Friday, August 12, 2011

Kodak: Patent vs. Market Value

I haven't written many posts involving Kodak. The first, in 2007, contended,

"The truth is, companies, like athletes, slow with age, then die. Aging may be prolonged. Death may come by acquisition, dissolution, or bankruptcy. But it inevitably comes. In the meantime, watching some companies is like going to a baseball game and seeing the 'oldtimers' play between halves of a doubleheader. I guess somebody has to be CEO of Kodak, IBM and Xerox, but does anyone really care anymore? Personally, I can no longer name those people off the top of my head, as I can with Google."

IBM seems to have averted death, although it's hardly a 'tech bellwether' anymore. But Kodak and Xerox are now just, well, also-rans in every sense.

The two posts I've written solely on Kodak, here and here, from late 2009, opined that the firm should just dissolve itself. In that second, most recent piece, I wrote,

"The article, and this morning's analysis, note that KKR has, predictably, feathered its nest on both the upside and downside. They get a hard 10% income stream and the best protection available on the balance sheet. If Kodak miraculously improves its condition, KKR then gets to convert warrants to own up to 20% of the company.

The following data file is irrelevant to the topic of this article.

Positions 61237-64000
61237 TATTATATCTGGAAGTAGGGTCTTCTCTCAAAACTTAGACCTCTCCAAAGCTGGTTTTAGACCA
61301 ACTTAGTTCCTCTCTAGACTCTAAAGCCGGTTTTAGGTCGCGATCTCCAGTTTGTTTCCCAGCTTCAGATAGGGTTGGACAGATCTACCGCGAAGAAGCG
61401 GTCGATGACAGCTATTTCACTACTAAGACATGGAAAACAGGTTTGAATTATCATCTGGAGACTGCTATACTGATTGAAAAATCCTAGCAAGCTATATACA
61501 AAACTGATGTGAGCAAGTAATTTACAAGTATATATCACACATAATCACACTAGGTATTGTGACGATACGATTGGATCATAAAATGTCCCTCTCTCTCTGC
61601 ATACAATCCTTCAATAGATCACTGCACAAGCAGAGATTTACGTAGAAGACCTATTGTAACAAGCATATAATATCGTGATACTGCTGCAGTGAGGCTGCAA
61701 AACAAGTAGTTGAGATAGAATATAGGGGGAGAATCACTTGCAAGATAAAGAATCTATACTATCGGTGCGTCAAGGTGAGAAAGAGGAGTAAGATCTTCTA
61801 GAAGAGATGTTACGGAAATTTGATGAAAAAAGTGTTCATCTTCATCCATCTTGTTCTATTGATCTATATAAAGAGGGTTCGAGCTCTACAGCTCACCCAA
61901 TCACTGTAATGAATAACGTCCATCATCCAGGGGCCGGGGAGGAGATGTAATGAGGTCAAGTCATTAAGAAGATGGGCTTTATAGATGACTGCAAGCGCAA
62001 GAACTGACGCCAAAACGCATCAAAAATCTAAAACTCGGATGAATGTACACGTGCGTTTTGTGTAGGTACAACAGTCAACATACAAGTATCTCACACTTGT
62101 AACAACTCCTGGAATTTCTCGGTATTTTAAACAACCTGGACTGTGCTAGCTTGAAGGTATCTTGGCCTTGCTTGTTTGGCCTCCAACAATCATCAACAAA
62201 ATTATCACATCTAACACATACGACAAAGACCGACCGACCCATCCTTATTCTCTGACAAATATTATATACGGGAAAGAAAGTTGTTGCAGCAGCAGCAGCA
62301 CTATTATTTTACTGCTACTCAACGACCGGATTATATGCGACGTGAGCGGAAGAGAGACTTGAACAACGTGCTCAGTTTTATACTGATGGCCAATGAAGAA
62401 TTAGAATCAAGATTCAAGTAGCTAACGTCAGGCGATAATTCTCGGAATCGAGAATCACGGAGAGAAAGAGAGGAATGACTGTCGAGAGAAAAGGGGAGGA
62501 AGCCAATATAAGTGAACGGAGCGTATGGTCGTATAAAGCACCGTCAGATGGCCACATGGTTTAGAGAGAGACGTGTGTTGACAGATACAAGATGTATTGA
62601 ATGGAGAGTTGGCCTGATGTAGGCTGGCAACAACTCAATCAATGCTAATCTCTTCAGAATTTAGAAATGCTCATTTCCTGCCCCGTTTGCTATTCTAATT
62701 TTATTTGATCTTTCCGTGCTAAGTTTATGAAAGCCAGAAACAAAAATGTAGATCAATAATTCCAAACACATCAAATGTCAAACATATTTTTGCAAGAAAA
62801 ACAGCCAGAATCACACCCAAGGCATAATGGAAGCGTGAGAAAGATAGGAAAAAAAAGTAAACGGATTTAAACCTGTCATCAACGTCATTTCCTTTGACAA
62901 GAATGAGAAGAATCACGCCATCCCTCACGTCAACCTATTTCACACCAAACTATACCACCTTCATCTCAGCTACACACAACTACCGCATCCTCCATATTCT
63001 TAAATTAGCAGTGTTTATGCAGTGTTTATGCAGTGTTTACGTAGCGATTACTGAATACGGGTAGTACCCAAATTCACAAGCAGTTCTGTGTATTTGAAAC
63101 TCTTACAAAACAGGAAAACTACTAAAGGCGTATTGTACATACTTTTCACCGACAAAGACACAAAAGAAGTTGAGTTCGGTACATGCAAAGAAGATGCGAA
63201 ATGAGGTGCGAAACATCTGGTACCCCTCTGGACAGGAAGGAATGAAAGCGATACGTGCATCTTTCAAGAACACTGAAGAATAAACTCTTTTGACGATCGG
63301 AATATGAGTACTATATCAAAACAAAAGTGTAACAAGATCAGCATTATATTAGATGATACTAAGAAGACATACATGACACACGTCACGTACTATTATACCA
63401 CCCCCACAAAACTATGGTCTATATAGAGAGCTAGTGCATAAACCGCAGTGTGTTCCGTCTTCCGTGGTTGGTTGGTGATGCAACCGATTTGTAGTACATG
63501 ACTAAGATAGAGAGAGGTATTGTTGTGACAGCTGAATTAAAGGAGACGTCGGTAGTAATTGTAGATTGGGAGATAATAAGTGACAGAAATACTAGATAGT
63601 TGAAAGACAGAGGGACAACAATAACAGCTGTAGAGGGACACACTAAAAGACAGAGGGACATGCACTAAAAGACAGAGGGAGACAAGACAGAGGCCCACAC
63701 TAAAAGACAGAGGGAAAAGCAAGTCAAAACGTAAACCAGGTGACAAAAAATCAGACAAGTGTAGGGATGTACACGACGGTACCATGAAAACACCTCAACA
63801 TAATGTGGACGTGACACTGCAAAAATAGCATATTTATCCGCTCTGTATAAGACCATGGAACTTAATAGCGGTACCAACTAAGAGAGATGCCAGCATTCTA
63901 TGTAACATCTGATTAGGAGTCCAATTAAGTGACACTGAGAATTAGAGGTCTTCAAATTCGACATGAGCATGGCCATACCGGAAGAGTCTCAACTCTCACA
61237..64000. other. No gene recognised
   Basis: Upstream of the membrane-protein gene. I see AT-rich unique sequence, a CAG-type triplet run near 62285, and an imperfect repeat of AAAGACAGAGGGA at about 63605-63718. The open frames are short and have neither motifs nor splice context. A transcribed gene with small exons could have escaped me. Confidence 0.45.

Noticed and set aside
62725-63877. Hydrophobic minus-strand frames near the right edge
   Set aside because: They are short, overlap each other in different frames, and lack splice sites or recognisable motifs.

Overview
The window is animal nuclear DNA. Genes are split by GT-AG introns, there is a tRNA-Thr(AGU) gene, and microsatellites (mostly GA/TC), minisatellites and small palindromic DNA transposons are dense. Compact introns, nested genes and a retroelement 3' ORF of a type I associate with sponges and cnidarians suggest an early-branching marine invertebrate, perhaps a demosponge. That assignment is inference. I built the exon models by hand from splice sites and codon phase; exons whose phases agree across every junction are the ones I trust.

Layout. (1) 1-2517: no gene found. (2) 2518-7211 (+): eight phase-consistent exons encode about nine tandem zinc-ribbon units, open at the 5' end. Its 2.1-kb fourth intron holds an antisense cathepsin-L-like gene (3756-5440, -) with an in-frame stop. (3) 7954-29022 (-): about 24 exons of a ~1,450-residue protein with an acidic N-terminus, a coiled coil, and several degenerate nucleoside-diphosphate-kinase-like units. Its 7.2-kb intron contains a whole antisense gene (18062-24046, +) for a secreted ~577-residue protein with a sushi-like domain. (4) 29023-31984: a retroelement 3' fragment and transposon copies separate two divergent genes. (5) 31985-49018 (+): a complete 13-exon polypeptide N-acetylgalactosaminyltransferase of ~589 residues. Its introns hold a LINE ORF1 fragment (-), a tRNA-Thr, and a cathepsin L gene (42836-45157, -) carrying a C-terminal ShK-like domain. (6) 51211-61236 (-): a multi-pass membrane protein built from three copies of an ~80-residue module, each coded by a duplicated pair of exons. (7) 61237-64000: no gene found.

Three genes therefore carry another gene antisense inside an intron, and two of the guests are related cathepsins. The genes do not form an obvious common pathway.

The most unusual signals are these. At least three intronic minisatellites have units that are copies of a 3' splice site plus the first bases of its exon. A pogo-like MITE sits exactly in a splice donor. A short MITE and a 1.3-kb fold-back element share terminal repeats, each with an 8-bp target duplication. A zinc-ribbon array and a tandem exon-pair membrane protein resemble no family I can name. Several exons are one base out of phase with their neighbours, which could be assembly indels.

You have to ask, as I did this morning, reading that second piece, out of whose hide do these generous terms come?

Why, the Kodak shareholders', of course. And I didn't notice any changes in management compensation. You know, like tying bonuses or large parts of salaries to Kodak's total return."

Yesterday's Wall Street Journal featured the firm's failing fortunes on its front page. With the recent equity market gyrations, Kodak's market value has now fallen below what many observers believe is the value of its patent portfolio. Amazingly, that market value was now less than $500MM.

The nearby price chart for Kodak and the S&P500 Index over the past two years, just about when the KKR financing deal was struck, paint a catastrophic picture.

Despite CEO Perez' comments about remaking Kodak into a printing giant, the firm has lost half its value while the S&P posted modest gains. Meanwhile, KKR is sucking out those nice 10% interest payments.

I was shocked to read in the Journal piece that one of my most admired businesspeople, Rick Braddock, is an outside director at Kodak. At least he qualified his commitment to the firm's "turnaround" by adding,

"I am not going to rule anything out."

If that chart is Perez' idea of a turnaround, I'd hate to see his notion of failure.

According to the charts accompanying the Journal's article, sales at the firm have fallen from slightly over $10B in 2006 to an expected less than $3B this year. Kodak lost money in each of the past three years and is forecast to do so again this year.

Can there really be that much juice in a hoped-for dominance of printers to justify these losses? The PBGC will have to absorb what Kodak can't fund, Chapter 11 or not, so that's moot. The question has to be whether the present value of the still-to-turn-a-profit printer business really can exceed that of the firm's patent portfolio, assuming, of course, Kodak will have enough cash to make it that far.

As I did in 2009, after reading of Perez' sellout of shareholders to KKR, I continue to believe that Kodak's senior management and board are acting at cross purposes to their shareholders' interests.

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